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My Life and Orthostatic Intolerance


My life was successful until it was unexpectedly interrupted by a chronic illness. This is the story of how a g-suit saved my life.

I was 15 in August of 1994. My life seemed to be on the right track. I was at the top of my class and had been invited to be on the academic decathlon team. I had a summer job and I was keeping in shape to participate in varsity sports. I also had a freshly renewed vision for my life because I had just visited the college of my dreams and seen my future education and career. At the same time, I was preparing for the hardest years of high school; I had no idea how hard they would become!

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Chronic Fatigue Syndrome (CFS) / Orthostatic Intolerance (OI)

Then I got the "flu." (It was a stomachache that went away and a headache that did not go away for almost a year!)

The first day of class (junior year) was my last full day of high school. I could not put it into words at the time, but my brain was gone already and I knew it. After this, I was not able to keep up with school.

Three months later (at Thanksgiving), I had a particularly memorable OI experience. (I would not know anything about OI - Orthostatic Intolerance - and how it affected me for another 6 years.) It felt like a force pushing me down to the ground. So I could at least be near my family, I spent a lot of time lying on the floor. Around this time, my family and I were starting to realize that even if the daily headaches went away, I was still very sick.

Just before Christmas, I had my first "crash" (probably another OI experience of circulatory shock). It was a "stop the world and let me get off" feeling. It made me desperate to cut everything out of my life just so I would survive. Until then I was at least trying to keep my life together by doing the minimum, but it was falling apart, and the pieces were slipping through my fingers.

A week later, the day after Christmas of 1994, the doctor told me the problem could be Chronic Fatigue Syndrome (CFS). I did not see that coming! (Since my mom had had CFS for 6 1/2 years at that point, I thought I knew a lot about it, but there was so much I did not know or understand until I had a personal experience with CFS.) Stunned, I went home and looked at a pamphlet with symptom and diagnosis criteria. I had a classic case. By the time the diagnosis was official at 6 months (February 1995), I had 30 symptoms and had not found a medication to treat any of them. They basically broke down into several categories - pain, sleep problems, thinking problems, and energy problems, which left me bedbound.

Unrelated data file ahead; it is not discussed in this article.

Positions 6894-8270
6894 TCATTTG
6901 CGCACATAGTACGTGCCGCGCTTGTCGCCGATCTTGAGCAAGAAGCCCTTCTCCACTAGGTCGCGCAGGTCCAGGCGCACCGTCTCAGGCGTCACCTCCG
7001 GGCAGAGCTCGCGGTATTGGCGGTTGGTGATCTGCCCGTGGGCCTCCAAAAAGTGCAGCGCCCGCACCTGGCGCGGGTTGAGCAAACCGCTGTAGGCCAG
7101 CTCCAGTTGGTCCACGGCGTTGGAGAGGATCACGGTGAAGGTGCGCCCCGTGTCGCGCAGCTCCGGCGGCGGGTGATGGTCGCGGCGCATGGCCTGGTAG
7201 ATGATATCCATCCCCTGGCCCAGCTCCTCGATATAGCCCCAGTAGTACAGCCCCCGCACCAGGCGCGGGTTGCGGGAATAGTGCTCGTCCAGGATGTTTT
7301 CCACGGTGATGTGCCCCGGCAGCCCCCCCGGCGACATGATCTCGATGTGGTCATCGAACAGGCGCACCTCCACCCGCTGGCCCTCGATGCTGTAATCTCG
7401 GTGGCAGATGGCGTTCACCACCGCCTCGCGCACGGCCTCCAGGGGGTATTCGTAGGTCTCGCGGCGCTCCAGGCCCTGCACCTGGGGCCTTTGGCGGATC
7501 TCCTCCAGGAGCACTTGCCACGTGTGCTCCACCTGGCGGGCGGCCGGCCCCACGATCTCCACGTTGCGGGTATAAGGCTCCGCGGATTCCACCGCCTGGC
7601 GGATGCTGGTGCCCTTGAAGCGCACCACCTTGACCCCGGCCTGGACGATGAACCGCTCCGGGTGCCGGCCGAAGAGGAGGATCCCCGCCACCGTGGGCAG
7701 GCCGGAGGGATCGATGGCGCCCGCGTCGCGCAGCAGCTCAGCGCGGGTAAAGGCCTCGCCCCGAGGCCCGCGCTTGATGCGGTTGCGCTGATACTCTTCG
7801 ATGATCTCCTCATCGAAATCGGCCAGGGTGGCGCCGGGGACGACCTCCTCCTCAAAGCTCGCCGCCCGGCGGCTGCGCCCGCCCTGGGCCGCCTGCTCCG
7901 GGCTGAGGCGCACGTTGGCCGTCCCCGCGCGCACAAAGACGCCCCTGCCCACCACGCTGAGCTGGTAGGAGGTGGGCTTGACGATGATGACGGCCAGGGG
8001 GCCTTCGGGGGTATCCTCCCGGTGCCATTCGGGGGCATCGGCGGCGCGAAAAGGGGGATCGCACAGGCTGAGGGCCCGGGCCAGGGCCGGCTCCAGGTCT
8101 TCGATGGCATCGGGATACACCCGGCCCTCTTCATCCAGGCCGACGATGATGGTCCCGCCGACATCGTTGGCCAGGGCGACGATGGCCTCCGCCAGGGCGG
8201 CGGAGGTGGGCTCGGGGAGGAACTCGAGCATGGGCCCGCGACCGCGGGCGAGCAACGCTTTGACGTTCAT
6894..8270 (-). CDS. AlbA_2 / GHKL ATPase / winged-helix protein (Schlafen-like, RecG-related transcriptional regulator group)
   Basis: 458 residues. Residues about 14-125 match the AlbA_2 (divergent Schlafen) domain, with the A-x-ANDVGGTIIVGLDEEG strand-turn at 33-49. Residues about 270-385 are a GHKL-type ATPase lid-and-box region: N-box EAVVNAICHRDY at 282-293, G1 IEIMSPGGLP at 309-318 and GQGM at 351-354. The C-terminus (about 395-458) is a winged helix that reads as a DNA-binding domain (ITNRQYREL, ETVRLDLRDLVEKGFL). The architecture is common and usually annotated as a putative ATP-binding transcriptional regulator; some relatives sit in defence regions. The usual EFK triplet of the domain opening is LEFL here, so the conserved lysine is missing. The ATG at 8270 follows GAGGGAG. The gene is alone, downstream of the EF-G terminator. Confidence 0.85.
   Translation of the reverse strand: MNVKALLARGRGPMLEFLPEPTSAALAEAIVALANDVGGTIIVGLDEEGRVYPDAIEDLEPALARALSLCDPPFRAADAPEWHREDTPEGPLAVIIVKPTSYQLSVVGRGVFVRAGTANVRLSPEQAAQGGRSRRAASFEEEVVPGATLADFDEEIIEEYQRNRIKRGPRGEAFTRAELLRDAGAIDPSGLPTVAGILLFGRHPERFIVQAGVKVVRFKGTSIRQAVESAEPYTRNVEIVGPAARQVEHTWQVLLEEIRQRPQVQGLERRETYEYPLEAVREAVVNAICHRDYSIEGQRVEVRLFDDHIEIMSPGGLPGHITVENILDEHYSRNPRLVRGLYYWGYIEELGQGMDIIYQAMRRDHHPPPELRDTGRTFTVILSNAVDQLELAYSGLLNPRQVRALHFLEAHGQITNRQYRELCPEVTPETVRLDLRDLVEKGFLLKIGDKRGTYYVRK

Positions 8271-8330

In the following years, I dropped out of high school and got a GED (a high school equivalency diploma) so I could start college through home-study courses. By then, the free fall of my health had finally stopped and I began to level off. I had no idea how many levels I would have to go up to be well again. I learned to drive, but could not continue because of the energy required and thinking difficulties. As soon as I could read again (at 2 years), I applied to college and took SAT's (college entrance exams). I was accepted to my dream college, but I have since delayed starting school because college requires so much more than just being able to read. My family and I moved, which eventually caused a relapse. Despite setbacks, I have tried to remember that I am the same person inside with the same values, interests, and goals even if I am not able to pursue them. I have been able to use this time to get closer to God and heal other situations that had happened in my life.

In early 2000, I decided to take advantage of any opportunities I got to "have a life," no matter what the payback (symptoms and extra time in bed) would be. That decision led to four wonderful events that year and a chance to make even greater progress in my life.